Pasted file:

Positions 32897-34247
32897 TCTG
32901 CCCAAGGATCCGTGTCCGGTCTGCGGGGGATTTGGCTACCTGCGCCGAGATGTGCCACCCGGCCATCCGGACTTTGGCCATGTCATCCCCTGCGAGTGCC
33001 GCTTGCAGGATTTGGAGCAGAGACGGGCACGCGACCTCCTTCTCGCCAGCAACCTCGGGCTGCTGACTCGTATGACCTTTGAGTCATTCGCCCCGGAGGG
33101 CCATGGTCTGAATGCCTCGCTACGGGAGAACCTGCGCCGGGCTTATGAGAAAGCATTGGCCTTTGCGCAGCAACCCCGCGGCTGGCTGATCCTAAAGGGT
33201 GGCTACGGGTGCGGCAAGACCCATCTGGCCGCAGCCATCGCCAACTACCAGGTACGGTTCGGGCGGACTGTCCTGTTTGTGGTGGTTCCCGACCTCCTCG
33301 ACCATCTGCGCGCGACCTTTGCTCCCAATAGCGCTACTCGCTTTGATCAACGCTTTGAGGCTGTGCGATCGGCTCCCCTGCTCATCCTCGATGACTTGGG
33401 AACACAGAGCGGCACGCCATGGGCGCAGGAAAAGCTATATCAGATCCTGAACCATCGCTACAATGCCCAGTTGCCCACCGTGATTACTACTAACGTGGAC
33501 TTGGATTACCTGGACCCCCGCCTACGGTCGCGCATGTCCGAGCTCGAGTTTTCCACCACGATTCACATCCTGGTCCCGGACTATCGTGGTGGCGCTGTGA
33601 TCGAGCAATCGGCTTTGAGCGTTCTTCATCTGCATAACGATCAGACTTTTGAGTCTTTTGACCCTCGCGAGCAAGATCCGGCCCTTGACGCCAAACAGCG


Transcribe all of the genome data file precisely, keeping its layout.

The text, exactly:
Positions 32897-34247
32897 TCTG
32901 CCCAAGGATCCGTGTCCGGTCTGCGGGGGATTTGGCTACCTGCGCCGAGATGTGCCACCCGGCCATCCGGACTTTGGCCATGTCATCCCCTGCGAGTGCC
33001 GCTTGCAGGATTTGGAGCAGAGACGGGCACGCGACCTCCTTCTCGCCAGCAACCTCGGGCTGCTGACTCGTATGACCTTTGAGTCATTCGCCCCGGAGGG
33101 CCATGGTCTGAATGCCTCGCTACGGGAGAACCTGCGCCGGGCTTATGAGAAAGCATTGGCCTTTGCGCAGCAACCCCGCGGCTGGCTGATCCTAAAGGGT
33201 GGCTACGGGTGCGGCAAGACCCATCTGGCCGCAGCCATCGCCAACTACCAGGTACGGTTCGGGCGGACTGTCCTGTTTGTGGTGGTTCCCGACCTCCTCG
33301 ACCATCTGCGCGCGACCTTTGCTCCCAATAGCGCTACTCGCTTTGATCAACGCTTTGAGGCTGTGCGATCGGCTCCCCTGCTCATCCTCGATGACTTGGG
33401 AACACAGAGCGGCACGCCATGGGCGCAGGAAAAGCTATATCAGATCCTGAACCATCGCTACAATGCCCAGTTGCCCACCGTGATTACTACTAACGTGGAC
33501 TTGGATTACCTGGACCCCCGCCTACGGTCGCGCATGTCCGAGCTCGAGTTTTCCACCACGATTCACATCCTGGTCCCGGACTATCGTGGTGGCGCTGTGA
33601 TCGAGCAATCGGCTTTGAGCGTTCTTCATCTGCATAACGATCAGACTTTTGAGTCTTTTGACCCTCGCGAGCAAGATCCGGCCCTTGACGCCAAACAGCG